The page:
A couple of months ago a window winder broke on one of the two kitchen jalousie style windows. We ordered and received two winders. One for the repair and one for later repair if required. Getting in a hurry for the nasty little job of replacing the winder was not required since the adjacent window was working just fine.
Without any warning that adjacent window winder failed a couple of days ago. With neither window working the Castle could not get flow through breeze and we are having a few warm days lately. That nasty little job needed to be done and was finally accomplished by the OFM. He has done the repair before and knows he has the wrong hands for the job.
The job would be very easy for someone with long slender and strong fingers with no sign of arthritis in the hands. The OFM has short stubby fingers with arthritis and wears trifocal glasses that are not the optimum tool for closeup work in difficult positions. The winder is located above the sink and stove top just so the repair person can practice their contortionist moves.
The OFM did his usual careful logical approach to a repair project and grabbed his short handled 3 pound sledge and the heavy duty diagonal wire cutters and beat the living dickens out of the winder and window until it came apart. The failed winder came right out after that vigorous effort of vengeance. That left us with the knowledge that the OFM had been cranking down on the closer way two hard. He has caused the two raised spots to shear off of the operator.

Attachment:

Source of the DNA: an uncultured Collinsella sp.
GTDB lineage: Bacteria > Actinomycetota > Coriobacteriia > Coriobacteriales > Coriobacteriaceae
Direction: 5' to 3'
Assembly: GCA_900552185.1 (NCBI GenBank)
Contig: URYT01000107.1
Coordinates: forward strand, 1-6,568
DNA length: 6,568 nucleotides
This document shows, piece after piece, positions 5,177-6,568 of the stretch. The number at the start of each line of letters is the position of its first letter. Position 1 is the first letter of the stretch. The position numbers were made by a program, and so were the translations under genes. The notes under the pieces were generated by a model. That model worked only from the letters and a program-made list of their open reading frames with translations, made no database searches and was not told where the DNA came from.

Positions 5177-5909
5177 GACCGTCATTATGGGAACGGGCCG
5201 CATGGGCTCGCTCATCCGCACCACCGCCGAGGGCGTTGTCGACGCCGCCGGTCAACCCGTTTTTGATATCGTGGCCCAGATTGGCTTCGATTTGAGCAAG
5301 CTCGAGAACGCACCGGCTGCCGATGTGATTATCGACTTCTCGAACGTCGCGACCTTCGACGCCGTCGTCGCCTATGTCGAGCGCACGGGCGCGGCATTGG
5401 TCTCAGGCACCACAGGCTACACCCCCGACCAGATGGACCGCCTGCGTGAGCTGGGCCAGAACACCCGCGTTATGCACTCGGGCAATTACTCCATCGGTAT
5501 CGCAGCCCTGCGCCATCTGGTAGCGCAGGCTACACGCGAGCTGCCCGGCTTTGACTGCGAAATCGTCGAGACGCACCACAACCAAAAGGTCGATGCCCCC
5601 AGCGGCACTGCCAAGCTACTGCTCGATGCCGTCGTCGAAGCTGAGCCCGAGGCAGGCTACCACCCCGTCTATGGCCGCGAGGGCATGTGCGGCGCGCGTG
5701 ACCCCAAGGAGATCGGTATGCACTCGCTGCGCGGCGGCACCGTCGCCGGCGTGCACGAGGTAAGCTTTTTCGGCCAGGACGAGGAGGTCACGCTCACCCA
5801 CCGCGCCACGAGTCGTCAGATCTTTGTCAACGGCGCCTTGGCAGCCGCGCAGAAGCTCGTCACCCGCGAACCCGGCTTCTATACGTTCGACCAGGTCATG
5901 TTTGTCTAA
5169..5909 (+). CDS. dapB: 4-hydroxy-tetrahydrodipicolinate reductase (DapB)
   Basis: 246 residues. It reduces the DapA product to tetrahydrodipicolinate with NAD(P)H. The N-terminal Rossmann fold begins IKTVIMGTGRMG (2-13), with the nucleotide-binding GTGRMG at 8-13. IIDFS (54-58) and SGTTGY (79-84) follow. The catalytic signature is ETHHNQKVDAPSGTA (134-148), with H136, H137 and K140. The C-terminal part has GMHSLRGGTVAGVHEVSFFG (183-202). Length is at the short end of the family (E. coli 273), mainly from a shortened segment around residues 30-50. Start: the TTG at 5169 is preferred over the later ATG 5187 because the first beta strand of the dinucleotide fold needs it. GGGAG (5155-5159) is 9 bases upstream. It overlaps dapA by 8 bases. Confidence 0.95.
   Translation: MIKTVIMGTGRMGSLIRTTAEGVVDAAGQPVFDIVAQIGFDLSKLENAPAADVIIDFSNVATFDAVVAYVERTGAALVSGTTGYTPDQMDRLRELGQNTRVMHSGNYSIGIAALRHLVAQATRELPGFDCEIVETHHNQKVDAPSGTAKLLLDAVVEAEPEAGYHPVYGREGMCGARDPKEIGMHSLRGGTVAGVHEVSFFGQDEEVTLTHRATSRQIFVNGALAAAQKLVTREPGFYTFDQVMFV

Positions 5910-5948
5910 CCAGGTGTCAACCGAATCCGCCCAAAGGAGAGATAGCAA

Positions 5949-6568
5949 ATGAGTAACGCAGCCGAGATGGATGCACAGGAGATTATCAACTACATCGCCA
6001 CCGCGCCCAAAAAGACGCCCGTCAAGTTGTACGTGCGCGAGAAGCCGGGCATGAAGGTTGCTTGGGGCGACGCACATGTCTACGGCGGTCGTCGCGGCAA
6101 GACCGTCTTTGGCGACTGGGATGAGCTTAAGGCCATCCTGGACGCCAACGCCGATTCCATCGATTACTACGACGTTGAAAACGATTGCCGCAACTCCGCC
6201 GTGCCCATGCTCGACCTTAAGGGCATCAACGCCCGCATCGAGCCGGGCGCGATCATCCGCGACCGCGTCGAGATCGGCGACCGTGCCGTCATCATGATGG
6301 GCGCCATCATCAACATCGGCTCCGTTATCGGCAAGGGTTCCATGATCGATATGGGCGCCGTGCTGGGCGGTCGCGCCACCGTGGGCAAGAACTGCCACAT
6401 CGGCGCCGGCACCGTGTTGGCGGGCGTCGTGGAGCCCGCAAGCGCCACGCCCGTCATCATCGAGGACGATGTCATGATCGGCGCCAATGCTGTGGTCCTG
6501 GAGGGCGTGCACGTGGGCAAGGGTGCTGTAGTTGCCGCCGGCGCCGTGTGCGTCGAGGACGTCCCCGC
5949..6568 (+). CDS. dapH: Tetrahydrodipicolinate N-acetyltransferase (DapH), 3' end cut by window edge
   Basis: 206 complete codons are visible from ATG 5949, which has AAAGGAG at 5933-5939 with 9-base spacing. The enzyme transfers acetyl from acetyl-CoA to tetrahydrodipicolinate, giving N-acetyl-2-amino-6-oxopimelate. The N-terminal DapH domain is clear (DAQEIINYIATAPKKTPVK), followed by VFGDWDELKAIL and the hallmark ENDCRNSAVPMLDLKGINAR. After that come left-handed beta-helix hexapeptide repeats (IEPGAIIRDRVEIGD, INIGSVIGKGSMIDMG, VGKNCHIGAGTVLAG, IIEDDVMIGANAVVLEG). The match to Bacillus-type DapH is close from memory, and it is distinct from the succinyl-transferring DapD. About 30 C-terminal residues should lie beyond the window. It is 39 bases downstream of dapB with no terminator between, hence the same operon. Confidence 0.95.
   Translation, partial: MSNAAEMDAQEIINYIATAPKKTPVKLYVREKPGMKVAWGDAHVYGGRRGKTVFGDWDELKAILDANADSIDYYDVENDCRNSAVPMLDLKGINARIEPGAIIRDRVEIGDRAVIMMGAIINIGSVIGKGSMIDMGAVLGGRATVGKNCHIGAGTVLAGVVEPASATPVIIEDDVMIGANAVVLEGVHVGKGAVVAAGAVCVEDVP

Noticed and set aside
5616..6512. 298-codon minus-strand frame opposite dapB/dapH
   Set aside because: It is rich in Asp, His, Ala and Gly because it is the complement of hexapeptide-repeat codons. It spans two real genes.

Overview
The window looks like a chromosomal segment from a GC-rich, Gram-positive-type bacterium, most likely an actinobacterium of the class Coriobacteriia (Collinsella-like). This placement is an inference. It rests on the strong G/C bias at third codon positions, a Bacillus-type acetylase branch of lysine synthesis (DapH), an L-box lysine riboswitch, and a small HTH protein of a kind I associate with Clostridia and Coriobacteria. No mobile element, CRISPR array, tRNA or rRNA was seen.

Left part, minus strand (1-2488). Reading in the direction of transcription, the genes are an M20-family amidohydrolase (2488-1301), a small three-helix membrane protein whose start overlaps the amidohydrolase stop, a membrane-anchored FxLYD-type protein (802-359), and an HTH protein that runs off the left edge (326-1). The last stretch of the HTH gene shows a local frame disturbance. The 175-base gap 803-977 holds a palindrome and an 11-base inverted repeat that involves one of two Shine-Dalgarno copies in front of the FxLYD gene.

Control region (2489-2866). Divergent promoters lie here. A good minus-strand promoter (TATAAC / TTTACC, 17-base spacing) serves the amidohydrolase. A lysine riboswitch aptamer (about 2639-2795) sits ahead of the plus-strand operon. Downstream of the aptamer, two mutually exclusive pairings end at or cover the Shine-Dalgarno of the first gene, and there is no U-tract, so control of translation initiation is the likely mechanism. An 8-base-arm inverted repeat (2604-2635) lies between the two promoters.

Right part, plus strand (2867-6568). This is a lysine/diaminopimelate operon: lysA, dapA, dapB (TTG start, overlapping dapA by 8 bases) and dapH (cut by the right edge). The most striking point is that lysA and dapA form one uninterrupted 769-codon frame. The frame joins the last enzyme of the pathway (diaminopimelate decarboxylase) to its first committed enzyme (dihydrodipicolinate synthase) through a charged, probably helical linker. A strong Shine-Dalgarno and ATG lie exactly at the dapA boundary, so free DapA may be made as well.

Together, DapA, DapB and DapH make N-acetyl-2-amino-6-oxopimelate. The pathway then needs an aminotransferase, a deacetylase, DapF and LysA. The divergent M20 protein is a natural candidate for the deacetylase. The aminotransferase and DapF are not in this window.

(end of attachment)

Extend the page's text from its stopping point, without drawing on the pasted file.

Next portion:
Now it was a mild task for strong slender fingers to fit the new winder in place. You may recall our description of the OFM fingers was not strong slender. So he pushed and prodded gently and then firmer. The new winder slipped into place. Wow that was nice.
Now all that was require was to fit three screws up into their mounting holes. The available room was about half the width of the OFM fingers so he had to try to hold needle nose pliers in one hand to fit the screw into it hole while occupying the same location with the screwdriver at the same time as standing on his head looking out the corner of where two lenses come together in his glasses. We are certain there are many glasses wearers that can well understand what we are trying to describe.
After two eternities of attempts the OFM managed to throw each screw at the proper mounting hole and get the screw to stick long enough to get the screwdriver on the screw by feel since his hand blocked all sight of the screw. From that point it was a simple tightening of the screw with arthritic hands screaming in pain. No problem he is used to it now.
This next picture after the winder is installed will give you an idea of all the estra room we had available.